This itinerary will lead us to the discovery of some of the most interesting places in northern Umbria.
It starts from Città di Castello, the most important city in the Upper Tiber Valley.
Although it has a history that goes back to the ancient people of Umbria, walking through Città di Castello you cannot fail to notice how the artworks of the Renaissance period characterize the place, starting from the walls that surround it, the Renaissance palaces (it is mandatory to stop at palazzo Vitelli alla Cannoniera, which now houses the Municipal Picture Gallery and its collection, among the most beautiful in the Region), the churches that overlook the streets and squares of the city. Many of these places of worship were in fact built, expanded or rebuilt between the sixteenth and seventeenth centuries, adopting the styles of the time: this is the case for example of the churches of Santa Maria Maggiore, Santa Maria delle Grazie, San Francesco, and San Domenico.
Among all, the Cathedral of Saints Florido and Amanzio stands out: the richness of its interiors and the splendid frescoes are truly suggestive. With still in your eyes so much wonder, then move a few meters, for a visit to the adjacent Museum and its collection of sacred art.
Città di Castello is also an unexpected world reference for contemporary art. Between palazzo Albizzini and the former Tobacco Dryers you can admire an important collection of artworks by his most famous fellow citizen, Alberto Burri, one of the greatest figures of the international contemporary art.
To reach Umbertide, the second stop, it will take just half an hour by bus (the E119 does well for us). If a military and political structure like the Fortress of the fourteenth century, symbol of the city, now hosts exhibitions of contemporary art, you can perceive the artistic and cultural soul of this city in the Upper Tiber Valley.
The churches of Umbertide confirm this feeling: Santa Croce (now a museum) with the Deposition from the Cross by Luca Signorelli and a Child in glory between Angels and Saints by the Pomarancio; San Bernardino, where there is a wonderful Dinner with the Apostles by Muzio Flori; Santa Maria della Pietà, decorated by Pinturicchio with a fresco and an altarpiece depicting the Coronation of the Virgin (now in the Vatican Museums); finally, the octagonal church of Santa Maria della Reggia, repository of an artwork by Pomarancio.
One of the most beautiful villages in Italy is waiting for you about a quarter of an hour from Umbertide (by bus E115 or E119), on a hill at the confluence of the Tiber and Carpina rivers. That's Montone, birthplace of Umbria's most famous captain of fortune, Andrea Fortebraccio, better known as Braccio da Montone.
This small village has a strong relationship with the past and not only with its own: piazza Fortebraccio and the ruins of the Rocca di Braccio are an important legacy of its most famous citizen, the municipal historical archive (in the former convent of Santa Caterina) that preserves one of the richest documentary heritage of the region, while the museum complex of Saint Francis houses an ethnographic museum that focuses on the history of East Africa. In the Church of Saint Francis, it is possible to admire many frescoes and paintings of the Umbrian school.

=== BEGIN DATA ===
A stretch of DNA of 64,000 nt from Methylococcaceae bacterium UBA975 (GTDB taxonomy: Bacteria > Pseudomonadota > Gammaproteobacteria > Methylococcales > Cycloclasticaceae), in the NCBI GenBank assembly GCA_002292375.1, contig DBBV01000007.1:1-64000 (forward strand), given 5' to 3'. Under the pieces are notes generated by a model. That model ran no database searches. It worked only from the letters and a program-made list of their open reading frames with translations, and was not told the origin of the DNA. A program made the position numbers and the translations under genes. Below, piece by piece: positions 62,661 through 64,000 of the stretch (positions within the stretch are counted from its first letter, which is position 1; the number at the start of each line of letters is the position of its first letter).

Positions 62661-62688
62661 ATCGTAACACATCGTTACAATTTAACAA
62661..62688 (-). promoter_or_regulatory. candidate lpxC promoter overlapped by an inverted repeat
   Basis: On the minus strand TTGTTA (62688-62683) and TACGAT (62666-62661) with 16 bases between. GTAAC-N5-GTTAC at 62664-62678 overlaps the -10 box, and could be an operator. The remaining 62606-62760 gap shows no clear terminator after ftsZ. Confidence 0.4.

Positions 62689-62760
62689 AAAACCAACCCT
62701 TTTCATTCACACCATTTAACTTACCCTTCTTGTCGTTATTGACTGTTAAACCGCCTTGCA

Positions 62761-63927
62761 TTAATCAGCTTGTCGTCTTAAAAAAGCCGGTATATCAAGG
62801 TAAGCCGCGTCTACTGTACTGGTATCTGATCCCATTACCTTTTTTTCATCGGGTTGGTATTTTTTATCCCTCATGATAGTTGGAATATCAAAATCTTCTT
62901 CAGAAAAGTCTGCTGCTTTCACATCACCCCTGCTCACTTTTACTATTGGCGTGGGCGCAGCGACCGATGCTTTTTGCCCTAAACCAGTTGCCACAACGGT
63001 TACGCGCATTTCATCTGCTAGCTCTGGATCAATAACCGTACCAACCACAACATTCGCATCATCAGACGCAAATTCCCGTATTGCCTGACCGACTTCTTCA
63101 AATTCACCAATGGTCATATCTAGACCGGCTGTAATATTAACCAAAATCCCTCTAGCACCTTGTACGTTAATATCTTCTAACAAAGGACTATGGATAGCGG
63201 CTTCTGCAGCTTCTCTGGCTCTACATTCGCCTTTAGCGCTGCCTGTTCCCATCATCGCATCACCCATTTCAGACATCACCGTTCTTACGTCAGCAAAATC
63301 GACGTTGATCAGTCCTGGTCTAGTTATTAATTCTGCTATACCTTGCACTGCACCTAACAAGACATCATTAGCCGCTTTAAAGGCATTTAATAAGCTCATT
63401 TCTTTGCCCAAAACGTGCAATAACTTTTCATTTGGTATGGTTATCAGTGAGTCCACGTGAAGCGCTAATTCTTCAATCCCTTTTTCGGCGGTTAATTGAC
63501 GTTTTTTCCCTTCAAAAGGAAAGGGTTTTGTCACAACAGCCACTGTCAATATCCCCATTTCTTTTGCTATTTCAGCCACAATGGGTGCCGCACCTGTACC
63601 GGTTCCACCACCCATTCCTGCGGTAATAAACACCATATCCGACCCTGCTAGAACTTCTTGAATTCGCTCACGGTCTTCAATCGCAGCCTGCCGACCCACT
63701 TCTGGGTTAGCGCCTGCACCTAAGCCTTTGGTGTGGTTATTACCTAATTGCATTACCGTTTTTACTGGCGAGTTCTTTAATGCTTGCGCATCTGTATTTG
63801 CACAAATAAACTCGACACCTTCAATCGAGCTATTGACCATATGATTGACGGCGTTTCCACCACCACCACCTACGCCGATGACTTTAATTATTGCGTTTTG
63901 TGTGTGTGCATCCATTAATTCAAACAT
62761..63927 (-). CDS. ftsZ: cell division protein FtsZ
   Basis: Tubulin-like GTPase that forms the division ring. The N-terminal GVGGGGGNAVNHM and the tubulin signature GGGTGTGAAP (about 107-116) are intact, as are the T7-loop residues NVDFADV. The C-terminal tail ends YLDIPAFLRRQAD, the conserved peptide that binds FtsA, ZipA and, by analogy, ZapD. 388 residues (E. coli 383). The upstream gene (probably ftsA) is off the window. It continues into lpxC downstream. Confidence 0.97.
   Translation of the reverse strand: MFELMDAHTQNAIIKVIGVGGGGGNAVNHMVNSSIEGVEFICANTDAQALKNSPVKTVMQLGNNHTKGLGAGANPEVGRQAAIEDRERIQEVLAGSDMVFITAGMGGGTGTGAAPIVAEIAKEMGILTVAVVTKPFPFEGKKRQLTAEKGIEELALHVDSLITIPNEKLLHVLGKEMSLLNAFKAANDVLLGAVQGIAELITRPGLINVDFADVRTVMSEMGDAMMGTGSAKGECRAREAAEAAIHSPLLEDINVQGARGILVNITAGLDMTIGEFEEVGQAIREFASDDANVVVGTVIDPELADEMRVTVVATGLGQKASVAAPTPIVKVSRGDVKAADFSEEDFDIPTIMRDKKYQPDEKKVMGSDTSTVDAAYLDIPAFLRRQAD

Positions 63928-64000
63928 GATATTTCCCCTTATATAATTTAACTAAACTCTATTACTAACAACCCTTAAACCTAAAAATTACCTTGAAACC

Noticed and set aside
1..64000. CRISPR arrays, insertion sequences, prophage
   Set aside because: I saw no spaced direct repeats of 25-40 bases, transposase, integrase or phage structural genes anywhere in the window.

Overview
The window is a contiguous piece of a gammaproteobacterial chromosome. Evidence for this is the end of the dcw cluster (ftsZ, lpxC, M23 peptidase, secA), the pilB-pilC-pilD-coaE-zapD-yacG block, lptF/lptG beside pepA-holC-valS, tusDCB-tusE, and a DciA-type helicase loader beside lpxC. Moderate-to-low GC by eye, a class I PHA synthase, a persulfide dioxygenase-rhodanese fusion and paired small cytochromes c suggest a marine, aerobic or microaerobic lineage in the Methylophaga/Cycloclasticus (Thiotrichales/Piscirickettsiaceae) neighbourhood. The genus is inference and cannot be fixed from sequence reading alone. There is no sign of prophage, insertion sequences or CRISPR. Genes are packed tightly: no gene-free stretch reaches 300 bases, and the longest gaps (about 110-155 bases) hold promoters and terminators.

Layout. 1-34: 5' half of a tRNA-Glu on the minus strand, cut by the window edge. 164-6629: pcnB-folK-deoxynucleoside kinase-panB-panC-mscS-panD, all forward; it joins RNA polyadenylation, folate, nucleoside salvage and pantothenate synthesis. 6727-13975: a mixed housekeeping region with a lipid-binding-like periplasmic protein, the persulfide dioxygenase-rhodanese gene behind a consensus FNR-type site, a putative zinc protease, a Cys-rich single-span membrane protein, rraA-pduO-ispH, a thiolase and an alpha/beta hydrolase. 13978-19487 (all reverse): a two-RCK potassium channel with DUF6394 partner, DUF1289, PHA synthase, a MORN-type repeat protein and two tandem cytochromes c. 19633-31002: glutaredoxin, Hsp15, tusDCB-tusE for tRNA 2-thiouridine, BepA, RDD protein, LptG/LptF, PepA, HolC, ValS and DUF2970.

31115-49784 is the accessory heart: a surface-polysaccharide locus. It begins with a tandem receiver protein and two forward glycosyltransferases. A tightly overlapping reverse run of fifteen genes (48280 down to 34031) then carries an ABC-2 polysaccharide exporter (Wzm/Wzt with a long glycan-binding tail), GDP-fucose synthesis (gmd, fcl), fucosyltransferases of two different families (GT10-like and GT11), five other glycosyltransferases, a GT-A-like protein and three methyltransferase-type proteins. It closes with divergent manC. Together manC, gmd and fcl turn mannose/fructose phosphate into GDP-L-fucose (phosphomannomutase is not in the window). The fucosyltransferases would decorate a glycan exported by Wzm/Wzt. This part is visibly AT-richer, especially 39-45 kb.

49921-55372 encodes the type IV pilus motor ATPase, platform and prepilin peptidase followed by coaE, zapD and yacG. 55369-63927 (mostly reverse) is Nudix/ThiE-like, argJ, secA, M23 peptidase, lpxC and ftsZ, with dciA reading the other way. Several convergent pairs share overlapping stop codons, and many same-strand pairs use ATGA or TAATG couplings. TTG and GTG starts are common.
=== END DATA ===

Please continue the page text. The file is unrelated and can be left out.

We recommend, in the same area, a visit to the small village of Preggio.
Your next destination: in less than an hour, the E055 will take you to the last leg of the journey.
Gubbio is one of the oldest towns in Umbria (the finds dating back to the time of the Umbrians and the most recent Roman Theatre, of which you can admire the remains, are a remarkable testimony), but lived one of its periods of greatest splendour between the thirteenth and fourteenth centuries, a period in which many of the major monuments of the city were built: palazzo dei Consoli in the spectacular piazza Grande, the Cathedral of Saints Mariano and Giacomo, piazza Quaranta Martiri (dedicated to the 40 residents of Gubbio killed by the Nazis in 1944 but already seat of the market during the Middle Ages), Palazzo dei Priori, Palazzo del Capitano del Popolo, the churches of Santa Maria Nuova, St. Peter and St. Augustine, the Monastery of San Marziale. Instead the refinement of the majolica working technique, which is still the pride of the city, dates back to the years between the fifteenth and sixteenth centuries.
Plan your trip so as to be in Gubbio on 15th May: on the day of the famous Corsa dei Ceri, symbol of the city and of the entire region, three large wooden candles surmounted by statues of the three saints of Gubbio (the patron saint St. Ubaldo, St. George and St. Anthony Abbot) are carried by men and women through the streets of the city, for then starting the race, cutting the festive crowd, in the direction of the Basilica of St. Ubaldo, on top of Mount Ingino. If, however, you can't make it don't despair, there is another characteristic but less scenic custom of Gubbio that can see you as the protagonist: just three rounds around the fountain in front of the Bargello Palace (and the presence of a Gubbio inhabitant) are enough to earn the always coveted “Patente da Matto” ("Crazy License")!
- More information about Umbria.Go
- Busitalia timetables – city buses
- Busitalia timetables – extra-urban buses